Are you an Obi-Wan for good farming? What Star Wars can show us about how to connect with dairy customers.

Are you the Obi-Wan for farming
How Obi-Wan talks to Luke is important

One of the things that I love doing is working directly with the farmers. They are great people: humble, hard-working, independent, and proud of the care they give the land and their animals.

Almost all farms are family-run businesses (97%) and I believe they are this way because you need to have the passion of a family to get through the ups and downs they experience. It’s definitely not the easiest life but they didn’t choose it because it’s easy – they choose it because it’s work they can feel great about.

One of the ways I work with the farmers is to get them connected directly with their customers via digital channels like social media. I believe that when people have a direct connection one-on-one; they can get to know each other, understand each other and start to trust one another – even if it’s just through social media.

In fact, I have many farmer friends and social media marketing friends online that I’ve never met in person but I definitely trust them. If you want to know a few of them, just check out my lists on Twitter .

When a farmer wants to join social media and connect with their customers, I like to take them through a process of not only setting up the right tools to connect like Facebook pages or Instagram accounts but also make them aware of some marketing techniques like branding themselves and the farm as well as how to talk through these channels.

Today I’m going to chat about branding – something that I believe needs to be done before you launch any platforms. I would like the farmer to be able to write down who they are and why they do what they do. Because when you have an understanding of who and why, the how you talk to others becomes a lot easier and you’ll build trust a lot faster.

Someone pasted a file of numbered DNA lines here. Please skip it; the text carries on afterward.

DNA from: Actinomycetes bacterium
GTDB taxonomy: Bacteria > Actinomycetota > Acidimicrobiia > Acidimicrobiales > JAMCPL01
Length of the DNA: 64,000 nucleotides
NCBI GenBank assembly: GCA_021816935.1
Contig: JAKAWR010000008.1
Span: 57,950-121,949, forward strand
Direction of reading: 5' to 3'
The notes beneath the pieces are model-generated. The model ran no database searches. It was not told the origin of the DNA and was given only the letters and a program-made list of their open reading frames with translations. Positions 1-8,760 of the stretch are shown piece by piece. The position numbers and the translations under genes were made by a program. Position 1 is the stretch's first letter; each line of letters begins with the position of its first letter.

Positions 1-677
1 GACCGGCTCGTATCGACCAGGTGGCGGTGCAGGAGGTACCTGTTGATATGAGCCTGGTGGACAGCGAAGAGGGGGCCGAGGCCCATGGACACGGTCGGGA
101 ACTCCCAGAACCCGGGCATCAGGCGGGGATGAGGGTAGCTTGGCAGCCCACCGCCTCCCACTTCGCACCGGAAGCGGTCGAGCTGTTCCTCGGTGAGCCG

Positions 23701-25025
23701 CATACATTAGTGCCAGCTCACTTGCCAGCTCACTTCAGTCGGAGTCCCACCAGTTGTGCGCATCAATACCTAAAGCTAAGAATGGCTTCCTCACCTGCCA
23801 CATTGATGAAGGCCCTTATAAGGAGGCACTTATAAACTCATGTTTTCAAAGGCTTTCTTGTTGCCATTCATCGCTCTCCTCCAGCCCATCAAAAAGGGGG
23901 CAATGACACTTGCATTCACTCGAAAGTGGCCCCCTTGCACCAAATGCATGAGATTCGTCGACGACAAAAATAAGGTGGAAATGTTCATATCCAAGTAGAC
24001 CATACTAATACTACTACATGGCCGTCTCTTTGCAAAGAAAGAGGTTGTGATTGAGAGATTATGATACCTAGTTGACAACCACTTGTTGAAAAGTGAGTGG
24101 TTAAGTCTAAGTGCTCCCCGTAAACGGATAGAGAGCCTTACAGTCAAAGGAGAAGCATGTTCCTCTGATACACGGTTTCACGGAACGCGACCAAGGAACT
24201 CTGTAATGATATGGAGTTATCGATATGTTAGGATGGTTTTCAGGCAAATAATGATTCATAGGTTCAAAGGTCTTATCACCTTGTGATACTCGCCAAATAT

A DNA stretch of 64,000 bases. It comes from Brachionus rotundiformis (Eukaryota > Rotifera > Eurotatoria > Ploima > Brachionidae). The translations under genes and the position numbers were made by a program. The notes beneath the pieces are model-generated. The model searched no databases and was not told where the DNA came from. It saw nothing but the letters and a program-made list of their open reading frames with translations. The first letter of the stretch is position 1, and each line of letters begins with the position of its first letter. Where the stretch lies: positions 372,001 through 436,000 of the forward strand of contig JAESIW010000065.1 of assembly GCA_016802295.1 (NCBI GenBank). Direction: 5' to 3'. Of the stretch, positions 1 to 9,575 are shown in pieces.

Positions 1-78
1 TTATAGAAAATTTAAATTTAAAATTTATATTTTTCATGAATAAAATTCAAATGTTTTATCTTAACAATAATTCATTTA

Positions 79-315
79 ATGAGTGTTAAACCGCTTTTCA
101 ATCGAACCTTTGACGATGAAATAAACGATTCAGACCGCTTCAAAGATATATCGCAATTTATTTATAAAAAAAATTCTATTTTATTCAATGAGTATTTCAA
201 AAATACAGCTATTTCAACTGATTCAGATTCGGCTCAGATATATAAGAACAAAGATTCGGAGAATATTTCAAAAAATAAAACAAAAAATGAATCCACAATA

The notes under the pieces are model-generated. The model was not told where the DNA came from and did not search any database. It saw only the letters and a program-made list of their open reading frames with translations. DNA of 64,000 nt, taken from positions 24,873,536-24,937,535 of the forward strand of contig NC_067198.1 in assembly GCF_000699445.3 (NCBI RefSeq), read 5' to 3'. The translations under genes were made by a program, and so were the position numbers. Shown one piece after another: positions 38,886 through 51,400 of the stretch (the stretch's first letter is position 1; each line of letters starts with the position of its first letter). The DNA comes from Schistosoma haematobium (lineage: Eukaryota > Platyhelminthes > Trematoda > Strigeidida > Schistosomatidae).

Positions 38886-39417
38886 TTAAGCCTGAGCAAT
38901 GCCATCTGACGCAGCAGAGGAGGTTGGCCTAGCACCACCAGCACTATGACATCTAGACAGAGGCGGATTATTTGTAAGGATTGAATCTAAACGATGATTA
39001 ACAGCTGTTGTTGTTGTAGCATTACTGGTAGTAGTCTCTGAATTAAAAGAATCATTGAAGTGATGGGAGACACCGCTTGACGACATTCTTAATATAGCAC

So what is a brand?

I believe a brand is simply a person’s perceptions of their experience with a product or service.

Your personal brand should represent the value you are able to consistently deliver to those whom you are serving. – Glenn Llopis

So how do you define your brand?

Well, I think you first need to write an internal brand statement – which is different than a mission or vision statement.

Here’s a sample internal brand statement.

To (target audience), (your name) is the (blank) provider/service of (blank) delivered through (blank).

Here’s a sample one for a dairy farmer.

To the dairy-consuming customers, Don Farmer is a hardworking and environmentally conscious dairy farmer who provides nutrient rich milk from well-cared-for and well-fed cows in Illinois.

If you want to know it down to 140 characters, you could say: I’m a IL dairy farmer who loves providing nutritious milk so u can ur enjoy awesome dairy products like ice cream, cheese & yogurt.

You should have this internal brand statement in the back of your mind when you are talking with people. You don’t have to say these things about yourself but it does help ground you in who you want them to think you are.

Then you can work on your elevator pitch or intro. This statement should always come from the customer’s point of view. In other words, what would they be interested in vs. what I want to tell them. You need to make it interesting and how you help solve their problems.

When someone asks: “So what do you do?” You could say something like this in return.

I’m happy to tell you that I farm. And I love it. I provide (the dairy product that are made from your farm whether it be cheese, milk, ice cream, etc…) the best way I know how. I take care of my cows and the land and I’ve been doing it for XX generations. I can’t imagine doing anything else but working the land and taking care of my animals. Do you like cheese (or whatever it is you sell)?